National Center for
4B4Y: Crystal Structure Of The Neuroglobin From The Photosymbiotic Marine Acoel Symsagittifera Roscoffensis
Neuroglobins, pivotal proteins associated with emerging neural systems and precursors of metazoan globin diversity
J. Biol. Chem. (2013) 288 p.6957-6967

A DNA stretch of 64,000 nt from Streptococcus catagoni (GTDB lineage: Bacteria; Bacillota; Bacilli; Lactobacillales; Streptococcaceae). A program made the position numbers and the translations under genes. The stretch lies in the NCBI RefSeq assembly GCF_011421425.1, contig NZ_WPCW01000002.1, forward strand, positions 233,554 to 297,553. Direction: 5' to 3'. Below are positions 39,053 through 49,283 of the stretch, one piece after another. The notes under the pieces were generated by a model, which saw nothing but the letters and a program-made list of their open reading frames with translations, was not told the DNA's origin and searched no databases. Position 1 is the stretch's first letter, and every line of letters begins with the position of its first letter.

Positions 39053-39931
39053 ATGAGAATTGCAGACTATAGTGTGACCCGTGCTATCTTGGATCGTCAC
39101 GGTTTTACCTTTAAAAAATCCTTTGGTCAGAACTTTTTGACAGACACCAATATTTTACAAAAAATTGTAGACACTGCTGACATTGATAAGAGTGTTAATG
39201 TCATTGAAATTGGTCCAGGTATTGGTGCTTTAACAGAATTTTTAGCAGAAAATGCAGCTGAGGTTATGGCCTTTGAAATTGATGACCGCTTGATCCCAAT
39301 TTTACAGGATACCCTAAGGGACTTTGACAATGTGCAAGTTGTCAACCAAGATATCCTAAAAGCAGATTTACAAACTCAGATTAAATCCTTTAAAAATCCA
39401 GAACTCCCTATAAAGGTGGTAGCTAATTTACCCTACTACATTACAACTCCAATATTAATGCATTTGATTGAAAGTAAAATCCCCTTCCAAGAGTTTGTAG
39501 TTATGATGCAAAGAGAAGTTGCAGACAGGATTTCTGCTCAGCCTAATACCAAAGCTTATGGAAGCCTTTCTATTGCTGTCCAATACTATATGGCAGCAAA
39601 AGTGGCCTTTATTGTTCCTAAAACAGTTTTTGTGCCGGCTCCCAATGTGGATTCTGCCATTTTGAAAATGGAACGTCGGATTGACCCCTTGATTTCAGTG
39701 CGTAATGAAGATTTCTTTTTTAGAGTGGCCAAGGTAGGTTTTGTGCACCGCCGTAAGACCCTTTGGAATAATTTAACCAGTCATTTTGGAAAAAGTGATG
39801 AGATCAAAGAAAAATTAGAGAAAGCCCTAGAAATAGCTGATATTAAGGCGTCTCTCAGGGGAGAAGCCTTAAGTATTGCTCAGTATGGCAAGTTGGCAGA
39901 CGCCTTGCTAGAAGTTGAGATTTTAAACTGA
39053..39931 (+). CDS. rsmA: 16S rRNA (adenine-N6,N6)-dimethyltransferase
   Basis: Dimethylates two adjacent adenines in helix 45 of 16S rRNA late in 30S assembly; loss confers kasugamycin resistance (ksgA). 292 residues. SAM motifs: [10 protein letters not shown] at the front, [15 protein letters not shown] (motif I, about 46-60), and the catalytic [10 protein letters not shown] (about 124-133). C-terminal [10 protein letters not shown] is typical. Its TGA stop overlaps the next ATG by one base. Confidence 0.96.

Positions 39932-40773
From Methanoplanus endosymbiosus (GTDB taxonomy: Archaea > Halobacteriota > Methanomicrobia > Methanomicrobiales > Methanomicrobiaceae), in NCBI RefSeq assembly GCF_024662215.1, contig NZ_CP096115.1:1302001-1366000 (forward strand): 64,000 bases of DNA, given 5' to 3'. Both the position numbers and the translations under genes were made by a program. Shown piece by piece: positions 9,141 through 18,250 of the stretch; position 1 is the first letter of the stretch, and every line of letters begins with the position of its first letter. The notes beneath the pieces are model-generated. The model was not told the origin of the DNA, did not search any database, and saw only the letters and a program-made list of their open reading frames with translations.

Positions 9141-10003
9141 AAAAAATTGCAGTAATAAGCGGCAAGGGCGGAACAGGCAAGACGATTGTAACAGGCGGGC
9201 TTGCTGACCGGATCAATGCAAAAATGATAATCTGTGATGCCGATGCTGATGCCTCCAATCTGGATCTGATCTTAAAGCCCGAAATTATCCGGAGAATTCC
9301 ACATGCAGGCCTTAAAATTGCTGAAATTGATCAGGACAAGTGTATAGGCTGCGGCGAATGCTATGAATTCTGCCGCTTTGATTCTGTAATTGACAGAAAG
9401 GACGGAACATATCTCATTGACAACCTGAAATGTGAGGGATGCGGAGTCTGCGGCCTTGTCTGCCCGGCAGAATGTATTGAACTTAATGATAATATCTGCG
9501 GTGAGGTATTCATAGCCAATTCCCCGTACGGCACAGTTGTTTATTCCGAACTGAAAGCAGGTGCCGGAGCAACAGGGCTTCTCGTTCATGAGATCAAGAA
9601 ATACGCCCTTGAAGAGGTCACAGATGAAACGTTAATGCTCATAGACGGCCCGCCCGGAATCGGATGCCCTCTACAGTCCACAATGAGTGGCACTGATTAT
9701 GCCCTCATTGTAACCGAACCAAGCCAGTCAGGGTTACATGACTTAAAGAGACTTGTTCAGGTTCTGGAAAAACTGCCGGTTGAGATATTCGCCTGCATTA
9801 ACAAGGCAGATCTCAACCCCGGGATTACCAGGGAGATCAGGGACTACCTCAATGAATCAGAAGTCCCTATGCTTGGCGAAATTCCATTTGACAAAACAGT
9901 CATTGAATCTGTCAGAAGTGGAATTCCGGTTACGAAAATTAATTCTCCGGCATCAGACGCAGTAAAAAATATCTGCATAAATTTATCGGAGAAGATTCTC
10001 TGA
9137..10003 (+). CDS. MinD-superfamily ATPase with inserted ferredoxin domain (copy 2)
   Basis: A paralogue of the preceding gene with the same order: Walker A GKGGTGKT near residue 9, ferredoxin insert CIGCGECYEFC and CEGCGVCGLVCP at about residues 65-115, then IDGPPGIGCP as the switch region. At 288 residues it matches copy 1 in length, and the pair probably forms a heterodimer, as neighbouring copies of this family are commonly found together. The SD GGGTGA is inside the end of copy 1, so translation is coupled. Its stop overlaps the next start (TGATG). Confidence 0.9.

Neuroglobins, previously thought to be restricted to vertebrate neurons, were detected in the brain of a photosymbiotic acoel, Symsagittifera roscoffensis, and in neurosensory cells of the jellyfish Clytia hemisphaerica. For the neuroglobin of S. roscoffensis, a member of a lineage that originated either at the base of the bilateria or of the deuterostome clade, we report the ligand binding properties, crystal structure at 2.3 A, and brain immunocytochemical pattern. We also describe in situ hybridizations of two neuroglobins specifically expressed in differentiating nematocytes (neurosensory cells) and in statocytes (ciliated mechanosensory cells) of C. hemisphaerica, a member of the early branching animal phylum cnidaria. In silico searches using these neuroglobins as queries revealed the presence of previously unidentified neuroglobin-like sequences in most metazoan lineages. Because neural systems are almost ubiquitous in metazoa, the constitutive expression of neuroglobin-like proteins strongly supports the notion of an intimate association of neuroglobins with the evolution of animal neural systems and hints at the preservation of a vitally important function. Neuroglobins were probably recruited in the first protoneurons in early metazoans from globin precursors. Neuroglobins were identified in choanoflagellates, sponges, and placozoans and were conserved during nervous system evolution. Because the origin of neuroglobins predates the other metazoan globins, it is likely that neuroglobin gene duplication followed by co-option and subfunctionalization led to the emergence of globin families in protostomes and deuterostomes (i.e. convergent evolution).